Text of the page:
A future Labour government would bring forward an education bill in its first 100 days that would contain reforms to vocational education, apprenticeships and training, shadow education secretary Tristram Hunt has said.
Speaking at the Association of Teachers and Lecturers’ conference in Liverpool today, Mr Hunt said the bill would be produced jointly by the Department for Education and the Department for Business, Innovation and Skills.
He said that under a Labour government, the two departments would work more closely together, because he wanted to end what he described as an “isolated vision of the DfE.”
Mr Hunt did not give details of the measures that would be in the bill, but said it would be one of the party’s first priorities in government.
He has previously said the party would guarantee an apprenticeship for every school leaver with the “right grades”.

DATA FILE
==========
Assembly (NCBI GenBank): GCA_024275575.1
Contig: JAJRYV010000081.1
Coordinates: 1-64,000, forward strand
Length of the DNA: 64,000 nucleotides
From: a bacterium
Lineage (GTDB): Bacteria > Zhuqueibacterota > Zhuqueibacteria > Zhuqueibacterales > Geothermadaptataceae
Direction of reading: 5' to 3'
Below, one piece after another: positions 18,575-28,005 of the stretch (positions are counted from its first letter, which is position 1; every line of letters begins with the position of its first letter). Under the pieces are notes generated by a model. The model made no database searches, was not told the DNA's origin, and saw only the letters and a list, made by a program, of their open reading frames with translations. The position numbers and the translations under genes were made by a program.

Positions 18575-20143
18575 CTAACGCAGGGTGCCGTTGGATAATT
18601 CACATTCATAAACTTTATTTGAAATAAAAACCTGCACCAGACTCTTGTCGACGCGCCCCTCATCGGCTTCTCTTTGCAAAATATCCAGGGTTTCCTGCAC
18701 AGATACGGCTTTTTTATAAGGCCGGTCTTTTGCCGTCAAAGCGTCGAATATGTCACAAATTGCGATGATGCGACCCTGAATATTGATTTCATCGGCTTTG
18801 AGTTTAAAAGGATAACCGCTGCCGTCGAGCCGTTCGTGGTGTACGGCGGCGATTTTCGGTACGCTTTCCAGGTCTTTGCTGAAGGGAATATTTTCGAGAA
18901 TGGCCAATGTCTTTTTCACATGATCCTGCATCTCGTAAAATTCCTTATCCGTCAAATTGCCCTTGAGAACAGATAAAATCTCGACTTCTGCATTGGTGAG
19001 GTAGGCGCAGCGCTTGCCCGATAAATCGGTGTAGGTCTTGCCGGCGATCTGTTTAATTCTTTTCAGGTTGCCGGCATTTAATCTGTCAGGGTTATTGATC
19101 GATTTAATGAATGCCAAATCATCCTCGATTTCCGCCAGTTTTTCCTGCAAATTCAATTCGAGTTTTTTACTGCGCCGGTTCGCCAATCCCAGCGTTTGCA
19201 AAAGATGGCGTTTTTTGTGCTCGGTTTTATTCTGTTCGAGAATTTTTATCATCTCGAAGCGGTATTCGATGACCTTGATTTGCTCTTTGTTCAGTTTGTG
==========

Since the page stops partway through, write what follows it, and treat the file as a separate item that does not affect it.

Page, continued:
Speaking to his party’s conference in September, he pledged to create “a vocational education system to rival Germany’s.”
He said Labour would make sure FE colleges “focused on training for local jobs”. It would support “proper apprenticeships lasting two years” and a “technical baccalaureate, with respected qualifications”. The party also wanted to improve “technical degrees” that would allow young people to “earn and learn,” he told the party conference.
Tristram Hunt: 'Snobbery' over technical education is holding Britain back - 21 January 2015
Ed Miliband pledges more apprenticeships as part of his '10-year plan' – September 2014